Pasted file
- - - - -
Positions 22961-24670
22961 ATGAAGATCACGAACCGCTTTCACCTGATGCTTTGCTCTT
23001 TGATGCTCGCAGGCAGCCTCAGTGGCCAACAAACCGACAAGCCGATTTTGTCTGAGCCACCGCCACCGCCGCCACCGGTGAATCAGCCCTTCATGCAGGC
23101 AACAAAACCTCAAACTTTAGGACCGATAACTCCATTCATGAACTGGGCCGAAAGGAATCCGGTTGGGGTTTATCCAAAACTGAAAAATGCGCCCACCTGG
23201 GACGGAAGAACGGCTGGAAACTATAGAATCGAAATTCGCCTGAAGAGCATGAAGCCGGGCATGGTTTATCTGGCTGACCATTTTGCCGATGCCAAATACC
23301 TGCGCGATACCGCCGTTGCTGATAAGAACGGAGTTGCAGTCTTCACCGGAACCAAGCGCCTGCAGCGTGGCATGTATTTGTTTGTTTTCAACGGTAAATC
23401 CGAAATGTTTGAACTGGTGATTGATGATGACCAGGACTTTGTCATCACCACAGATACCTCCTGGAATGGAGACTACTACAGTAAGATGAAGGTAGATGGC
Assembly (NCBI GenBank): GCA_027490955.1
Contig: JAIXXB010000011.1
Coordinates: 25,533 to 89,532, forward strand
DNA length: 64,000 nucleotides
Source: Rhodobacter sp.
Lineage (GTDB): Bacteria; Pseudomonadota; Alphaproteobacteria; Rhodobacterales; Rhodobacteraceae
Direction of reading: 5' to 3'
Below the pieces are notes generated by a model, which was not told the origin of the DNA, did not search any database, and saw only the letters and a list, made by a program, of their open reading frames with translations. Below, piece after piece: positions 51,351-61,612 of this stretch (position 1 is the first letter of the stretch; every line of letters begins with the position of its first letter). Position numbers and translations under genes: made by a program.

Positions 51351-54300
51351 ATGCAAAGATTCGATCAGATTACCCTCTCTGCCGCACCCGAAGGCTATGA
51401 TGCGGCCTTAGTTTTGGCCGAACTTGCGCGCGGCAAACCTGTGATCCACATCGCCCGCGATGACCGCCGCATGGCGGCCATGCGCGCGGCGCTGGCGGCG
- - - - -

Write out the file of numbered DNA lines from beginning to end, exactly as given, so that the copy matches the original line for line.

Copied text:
Positions 22961-24670
22961 ATGAAGATCACGAACCGCTTTCACCTGATGCTTTGCTCTT
23001 TGATGCTCGCAGGCAGCCTCAGTGGCCAACAAACCGACAAGCCGATTTTGTCTGAGCCACCGCCACCGCCGCCACCGGTGAATCAGCCCTTCATGCAGGC
23101 AACAAAACCTCAAACTTTAGGACCGATAACTCCATTCATGAACTGGGCCGAAAGGAATCCGGTTGGGGTTTATCCAAAACTGAAAAATGCGCCCACCTGG
23201 GACGGAAGAACGGCTGGAAACTATAGAATCGAAATTCGCCTGAAGAGCATGAAGCCGGGCATGGTTTATCTGGCTGACCATTTTGCCGATGCCAAATACC
23301 TGCGCGATACCGCCGTTGCTGATAAGAACGGAGTTGCAGTCTTCACCGGAACCAAGCGCCTGCAGCGTGGCATGTATTTGTTTGTTTTCAACGGTAAATC
23401 CGAAATGTTTGAACTGGTGATTGATGATGACCAGGACTTTGTCATCACCACAGATACCTCCTGGAATGGAGACTACTACAGTAAGATGAAGGTAGATGGC
Assembly (NCBI GenBank): GCA_027490955.1
Contig: JAIXXB010000011.1
Coordinates: 25,533 to 89,532, forward strand
DNA length: 64,000 nucleotides
Source: Rhodobacter sp.
Lineage (GTDB): Bacteria; Pseudomonadota; Alphaproteobacteria; Rhodobacterales; Rhodobacteraceae
Direction of reading: 5' to 3'
Below the pieces are notes generated by a model, which was not told the origin of the DNA, did not search any database, and saw only the letters and a list, made by a program, of their open reading frames with translations. Below, piece after piece: positions 51,351-61,612 of this stretch (position 1 is the first letter of the stretch; every line of letters begins with the position of its first letter). Position numbers and translations under genes: made by a program.

Positions 51351-54300
51351 ATGCAAAGATTCGATCAGATTACCCTCTCTGCCGCACCCGAAGGCTATGA
51401 TGCGGCCTTAGTTTTGGCCGAACTTGCGCGCGGCAAACCTGTGATCCACATCGCCCGCGATGACCGCCGCATGGCGGCCATGCGCGCGGCGCTGGCGGCG